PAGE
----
"Allegedly" because, as the world watches the blood lust and bragging from the Turkish military, it gets a bit difficult to believe this is really about the PKK, especially when the Turkish government's well known animosity to and fear of the Kurdistan Regional Government is factored in. For years the government of Turkey has brutalized and attaked their own Kurdish population (that was what birthed the PKK) and kept the minority population down. But birth rates -- ask Israel -- can turn a minority into an equal or even the majority. And the government of Turkey fears the semi-autonomous KRG region and fears it becoming more independent because it might force the Kurds within Turkey to truly rise up against a government that has racistly attacked them over the years and who, now, after years of abuse can only point to the just started TV broadcast in Kurdish as proof of 'advancement' and 'progress.'
When you fear and possibly loathe a region that's close to your border, maybe you indiscriminately bomb the hell out of it to get it further away from your border?
As 9 deaths continue to result in carpet bombing, people begin to wonder if the point really isn't to push the residents of the mountains of northern Iraq further and further in to the country, further away from Turkey in the hope that, 'out of sight, out of mind,' they won't inspire the Kurds within Turkey to demand equality.
Alexander Christie-Miller (Christian Science Monitor) observes:
The assault comes amid rising tensions [within Turkey] between the Turkish government and the country's Kurdish minority since June elections. Candidates backed by the Kurds, who make up almost a fifth of Turkey's population, performed well in the poll, garnering 36 seats. But after some members of parliament were barred because of PKK-related convictions, the Kurdish bloc boycotted parliament – a boycott that is still in effect.
In recent years Turkey's ruling Justice and Development Party (AKP) has repeatedly said it plans to redress the long-running grievances of the country's 15 million Kurds, who are seeking greater cultural and political autonomy. Among other initiatives, the government has loosened restrictions on the use of the Kurdish language, launching a Kurdish state TV channel.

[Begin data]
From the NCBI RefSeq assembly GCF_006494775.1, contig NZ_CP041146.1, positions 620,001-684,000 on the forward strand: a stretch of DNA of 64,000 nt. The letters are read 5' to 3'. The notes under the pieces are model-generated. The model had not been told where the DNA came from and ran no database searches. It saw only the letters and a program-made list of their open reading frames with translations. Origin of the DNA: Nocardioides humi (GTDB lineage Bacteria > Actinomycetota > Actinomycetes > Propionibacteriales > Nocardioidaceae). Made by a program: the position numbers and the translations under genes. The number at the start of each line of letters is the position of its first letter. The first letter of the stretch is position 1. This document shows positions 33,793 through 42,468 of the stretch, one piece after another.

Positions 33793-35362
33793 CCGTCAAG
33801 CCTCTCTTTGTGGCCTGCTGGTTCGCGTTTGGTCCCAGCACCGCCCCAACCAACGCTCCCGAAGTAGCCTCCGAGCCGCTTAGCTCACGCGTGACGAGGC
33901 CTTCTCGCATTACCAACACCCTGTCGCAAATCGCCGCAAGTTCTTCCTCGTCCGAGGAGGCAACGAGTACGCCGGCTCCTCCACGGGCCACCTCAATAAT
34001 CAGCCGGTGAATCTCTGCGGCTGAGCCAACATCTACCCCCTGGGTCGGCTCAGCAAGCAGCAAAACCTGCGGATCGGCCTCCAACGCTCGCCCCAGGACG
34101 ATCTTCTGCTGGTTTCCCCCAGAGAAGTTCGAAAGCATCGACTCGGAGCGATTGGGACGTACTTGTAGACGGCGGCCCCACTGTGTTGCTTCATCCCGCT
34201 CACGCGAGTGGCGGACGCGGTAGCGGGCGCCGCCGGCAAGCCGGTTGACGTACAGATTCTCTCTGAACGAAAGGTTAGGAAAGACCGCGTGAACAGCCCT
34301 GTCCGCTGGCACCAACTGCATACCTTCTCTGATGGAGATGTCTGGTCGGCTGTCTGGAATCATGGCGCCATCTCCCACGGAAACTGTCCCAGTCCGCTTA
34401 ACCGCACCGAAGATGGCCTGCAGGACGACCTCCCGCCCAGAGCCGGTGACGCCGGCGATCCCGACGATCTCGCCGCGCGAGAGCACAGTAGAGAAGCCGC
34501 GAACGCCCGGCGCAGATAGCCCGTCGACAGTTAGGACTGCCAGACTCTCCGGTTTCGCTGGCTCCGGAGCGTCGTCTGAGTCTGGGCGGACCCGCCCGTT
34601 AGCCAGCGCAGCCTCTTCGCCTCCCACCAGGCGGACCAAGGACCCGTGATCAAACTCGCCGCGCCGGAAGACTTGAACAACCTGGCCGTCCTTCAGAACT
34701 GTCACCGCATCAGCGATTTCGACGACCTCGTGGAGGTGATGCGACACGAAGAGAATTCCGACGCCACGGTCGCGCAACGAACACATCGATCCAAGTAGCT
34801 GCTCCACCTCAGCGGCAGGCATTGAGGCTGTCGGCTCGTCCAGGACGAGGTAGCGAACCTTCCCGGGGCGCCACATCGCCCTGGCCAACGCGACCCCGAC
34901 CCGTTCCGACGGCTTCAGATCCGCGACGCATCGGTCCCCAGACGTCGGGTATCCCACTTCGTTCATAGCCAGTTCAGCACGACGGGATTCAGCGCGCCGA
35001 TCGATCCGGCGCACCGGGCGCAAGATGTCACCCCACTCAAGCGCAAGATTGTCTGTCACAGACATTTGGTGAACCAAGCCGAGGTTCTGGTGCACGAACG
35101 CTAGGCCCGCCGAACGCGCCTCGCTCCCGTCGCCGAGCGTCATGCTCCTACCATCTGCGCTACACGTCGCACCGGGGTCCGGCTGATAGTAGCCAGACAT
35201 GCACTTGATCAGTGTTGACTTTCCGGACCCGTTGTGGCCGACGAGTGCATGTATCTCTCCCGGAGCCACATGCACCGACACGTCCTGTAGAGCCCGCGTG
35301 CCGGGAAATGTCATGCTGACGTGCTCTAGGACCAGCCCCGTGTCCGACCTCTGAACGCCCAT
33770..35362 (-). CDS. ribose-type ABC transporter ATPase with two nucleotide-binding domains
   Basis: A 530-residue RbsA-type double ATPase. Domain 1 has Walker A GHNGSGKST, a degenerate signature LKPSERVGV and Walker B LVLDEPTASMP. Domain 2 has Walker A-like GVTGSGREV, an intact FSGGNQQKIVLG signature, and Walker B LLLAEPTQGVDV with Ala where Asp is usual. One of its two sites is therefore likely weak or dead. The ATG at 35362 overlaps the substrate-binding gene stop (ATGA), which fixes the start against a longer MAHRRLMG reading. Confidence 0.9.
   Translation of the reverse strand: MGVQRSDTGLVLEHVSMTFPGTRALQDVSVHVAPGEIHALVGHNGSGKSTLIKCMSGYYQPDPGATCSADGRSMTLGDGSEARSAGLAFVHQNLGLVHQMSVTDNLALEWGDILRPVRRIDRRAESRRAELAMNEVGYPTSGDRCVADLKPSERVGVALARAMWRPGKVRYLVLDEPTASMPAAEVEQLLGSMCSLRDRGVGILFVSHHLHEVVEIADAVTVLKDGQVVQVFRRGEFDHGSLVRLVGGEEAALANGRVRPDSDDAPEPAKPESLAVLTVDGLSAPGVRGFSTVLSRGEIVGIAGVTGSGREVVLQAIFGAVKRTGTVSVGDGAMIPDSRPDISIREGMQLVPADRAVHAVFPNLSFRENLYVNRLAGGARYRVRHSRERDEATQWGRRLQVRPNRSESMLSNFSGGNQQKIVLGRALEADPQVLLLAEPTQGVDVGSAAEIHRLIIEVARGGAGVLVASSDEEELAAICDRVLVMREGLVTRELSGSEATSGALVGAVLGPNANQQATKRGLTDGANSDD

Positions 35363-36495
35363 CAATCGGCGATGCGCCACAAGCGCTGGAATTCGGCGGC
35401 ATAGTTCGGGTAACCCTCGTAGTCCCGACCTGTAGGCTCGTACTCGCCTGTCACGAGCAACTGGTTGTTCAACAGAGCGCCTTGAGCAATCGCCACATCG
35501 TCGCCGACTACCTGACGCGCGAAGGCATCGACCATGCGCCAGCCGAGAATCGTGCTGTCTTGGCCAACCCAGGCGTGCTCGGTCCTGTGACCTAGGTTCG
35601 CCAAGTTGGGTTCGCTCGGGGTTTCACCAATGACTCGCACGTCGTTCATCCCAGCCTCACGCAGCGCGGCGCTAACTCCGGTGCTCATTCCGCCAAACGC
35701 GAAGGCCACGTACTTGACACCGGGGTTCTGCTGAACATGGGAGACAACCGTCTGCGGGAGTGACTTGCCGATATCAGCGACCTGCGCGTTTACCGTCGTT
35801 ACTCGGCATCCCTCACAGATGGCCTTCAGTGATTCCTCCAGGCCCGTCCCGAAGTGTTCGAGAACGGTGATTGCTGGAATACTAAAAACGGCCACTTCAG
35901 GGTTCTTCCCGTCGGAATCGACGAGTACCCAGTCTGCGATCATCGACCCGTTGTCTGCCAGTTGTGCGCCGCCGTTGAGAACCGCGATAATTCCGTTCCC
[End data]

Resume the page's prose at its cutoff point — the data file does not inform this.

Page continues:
Along with the Turkish military, northern Iraq is also being assaulted by the Iranian military. Patrick Markey (Reuters) informs, "Along the Iraqi northern Kurdish region's borders with Iran and Turkey, hundreds of refugees have fled since mid-July to small camps to escape attacks by Iraq's neighbours on rebels hiding along the frontier in their long war for Kurdish self-rule. Iraqi Kurds say they are caught in the middle as Turkey and Iran attack their villages across the border while Ankara and Tehran court their local government with foreign investment that has helped make the Kurdish region the most stable part of Iraq." I don't think it's quibbling to dispute Markey's word choice of "hundreds of refugees have fled" because one of the largest objections to the bombings is that it is creating refugees. Refugees did not flee, refugees were created. The hundreds fleeing were fleeing their homes, were hoping to escape to safety. They became refugees as a result of the actions of the military of Turkey and the military of Iran.
And someone needs to point out that the last thing Iraq needs at this late date is even more internal and external refugees. They are the site of the refugee crisis in the Middle East already.
How bad are the attacks? Alsumaria TV reports, "Sadr Front leader Moqtada Al Sadr called on Tuesday to put in place an immediate political solution to overcome the violations of neighbouring countries in northern Iraq and dispatch a delegation to Iran to end this issue. Al Sadr renounces any attack by any country on Iraqi territories and refuses to use Iraqi territories to launch attacks against other countries." Today's Zaman notes that "Iraqi Foreign Minister Hoshyar Zebari said on Tuesday that his government condemns both the Turkish and Iranian attacks along the border." David R. Arnott (MSNBC) notes that media attention has focused elsewhere while northern Iraq has been bombed and Arnott provides various photos from Reuters and AFP including the first photo which of Kurdish women in Rainia mourning the deaths of the civilians on Sunday.